Bogdan Chiriţoiu, President of the Romanian Competition Council, praised the use of objective data in corruption measurement and urged government authorities and academia to work closer together on policy solutions, warning that there is no “silver bullet” for tackling corruption. Speaking of what can be done in order to improve public integrity, he mentioned monitoring procurement procedures and contracts to ensure competitiveness, as well as making data about them available online in a more user-friendly manner (open data format), in addition to simplifying the legislation, which Romania is currently involved in doing with help from the OECD. With regard to state-owned companies, Mr. Chiriţoiu expressed concern over the still oversized and largely inefficient public sector, which would benefit, in terms of transparency at least, from private management and being listed on the stock-market. The public sector as a whole, he argued, would benefit not only from de-politization of agencies, but also from providing higher wages for public officials, and from preventing incompatibility issues by following up on former state employees who are hired by private companies.

Watch the full statement here.

Dragoş Tudorache, Head of the Prime-Minister’s Chancellery, agreed that corruption stems from poor legislation and offered transparency as a means to encourage predictability, given that opacity is where corrupt practices are hidden. He underlined that part of the measures taken by the present Government to increase transparency include a registry of meetings with lobbyists, and disclosure of public spending by appointing private managers to all state-owned enterprises and creating a core of professionals to serve on their boards. With regard to transparency of public spending, plans were announced to condition the allocation of government funds to public authorities on their active disclosure of all public expenses on a centralized online platform that will soon be launched. Thus, all public spending will mandatorily be online, making it harder to misuse funds. In addition, one of the Government’s goals is to apply for OECD membership, along with Argentina and Thailand, which would lead to several years of international monitoring on how reforms are carried out in Romania.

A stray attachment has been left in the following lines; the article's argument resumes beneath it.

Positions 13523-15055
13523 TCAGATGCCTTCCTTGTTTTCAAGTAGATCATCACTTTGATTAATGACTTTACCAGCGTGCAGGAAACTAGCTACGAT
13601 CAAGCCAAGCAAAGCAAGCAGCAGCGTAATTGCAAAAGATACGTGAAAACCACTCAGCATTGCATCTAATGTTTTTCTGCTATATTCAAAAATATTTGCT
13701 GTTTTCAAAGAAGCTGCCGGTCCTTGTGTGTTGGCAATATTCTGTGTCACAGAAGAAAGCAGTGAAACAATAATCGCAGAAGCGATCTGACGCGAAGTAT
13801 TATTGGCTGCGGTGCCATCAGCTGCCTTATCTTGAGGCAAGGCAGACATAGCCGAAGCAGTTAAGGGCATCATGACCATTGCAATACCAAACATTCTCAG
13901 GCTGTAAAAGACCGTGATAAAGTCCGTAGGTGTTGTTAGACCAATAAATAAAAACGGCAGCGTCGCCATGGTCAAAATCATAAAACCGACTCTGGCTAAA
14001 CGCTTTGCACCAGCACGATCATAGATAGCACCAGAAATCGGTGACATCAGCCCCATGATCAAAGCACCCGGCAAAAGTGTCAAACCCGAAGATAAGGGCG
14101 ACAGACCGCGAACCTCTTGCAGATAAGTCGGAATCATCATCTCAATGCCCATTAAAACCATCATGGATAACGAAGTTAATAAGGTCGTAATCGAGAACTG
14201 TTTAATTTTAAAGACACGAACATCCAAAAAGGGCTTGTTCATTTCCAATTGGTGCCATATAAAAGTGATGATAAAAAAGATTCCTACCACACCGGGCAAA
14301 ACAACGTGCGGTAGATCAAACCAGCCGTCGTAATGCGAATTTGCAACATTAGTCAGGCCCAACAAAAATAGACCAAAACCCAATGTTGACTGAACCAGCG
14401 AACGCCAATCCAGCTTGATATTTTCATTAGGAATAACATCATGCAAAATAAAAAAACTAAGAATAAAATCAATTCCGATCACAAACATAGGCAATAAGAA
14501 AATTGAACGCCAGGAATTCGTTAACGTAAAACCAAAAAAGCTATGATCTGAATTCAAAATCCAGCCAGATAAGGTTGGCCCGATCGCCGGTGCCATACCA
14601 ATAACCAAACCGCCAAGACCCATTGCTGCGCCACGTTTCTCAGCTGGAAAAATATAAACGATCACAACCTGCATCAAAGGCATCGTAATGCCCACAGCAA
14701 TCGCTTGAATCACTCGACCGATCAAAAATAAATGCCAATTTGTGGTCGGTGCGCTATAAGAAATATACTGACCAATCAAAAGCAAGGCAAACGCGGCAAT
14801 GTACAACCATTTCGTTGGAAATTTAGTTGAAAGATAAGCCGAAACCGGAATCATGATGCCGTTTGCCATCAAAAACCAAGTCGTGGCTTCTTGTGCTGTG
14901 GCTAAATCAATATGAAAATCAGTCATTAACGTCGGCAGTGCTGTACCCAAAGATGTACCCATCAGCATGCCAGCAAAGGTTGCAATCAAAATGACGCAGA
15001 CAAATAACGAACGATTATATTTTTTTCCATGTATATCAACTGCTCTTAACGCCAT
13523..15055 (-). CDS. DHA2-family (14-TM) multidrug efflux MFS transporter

Watch the full statement here.

Following the guest-speakers, Professor Mungiu-Pippidi presented the results of the research carried out within ANTICORRP’s Work Package 8 on the preferential allocation of public procurement contracts in the construction sector in Romania from 2007-2013. The main indicators used to measure particularism weresingle bidding, the winning firm’s political connections and agency capture (understood as the allocation of over 50% of a public entity’s procurement budget to a single company in the situations when that entity awarded at least three contracts of over one million euro in a single year). The data indicate a steady decline in these types of preferential allocation practices, yet this may be the result of more subtle corruption techniques gradually being developed, a sign that more monitoring is required.

Watch the presentation here.

Read the chapter (Romanian only) on government favouritism through public procurement in the Romanian construction sector here.

A detailed English version of this research is available here. A shortened version of this research is availablehere.

Valentin Mircea, head of the Prime-Minister’s Control Corp mentioned, during the Q&A, that control bodies in general perform mostly a reactive function, having very little legislative leeway. As such, Mr. Mircea declared that work is in progress to organize this administrative control which will place a special emphasis on preventing abuse.

Watch the full statement here.

This event was organized within the EU FP7 Research Project ANTICORRP – Global Trends and European Responses to the Challenge of Corruption (EU Grant Agreement number: 290529), Work Package 8 – Corruption, assistance and development.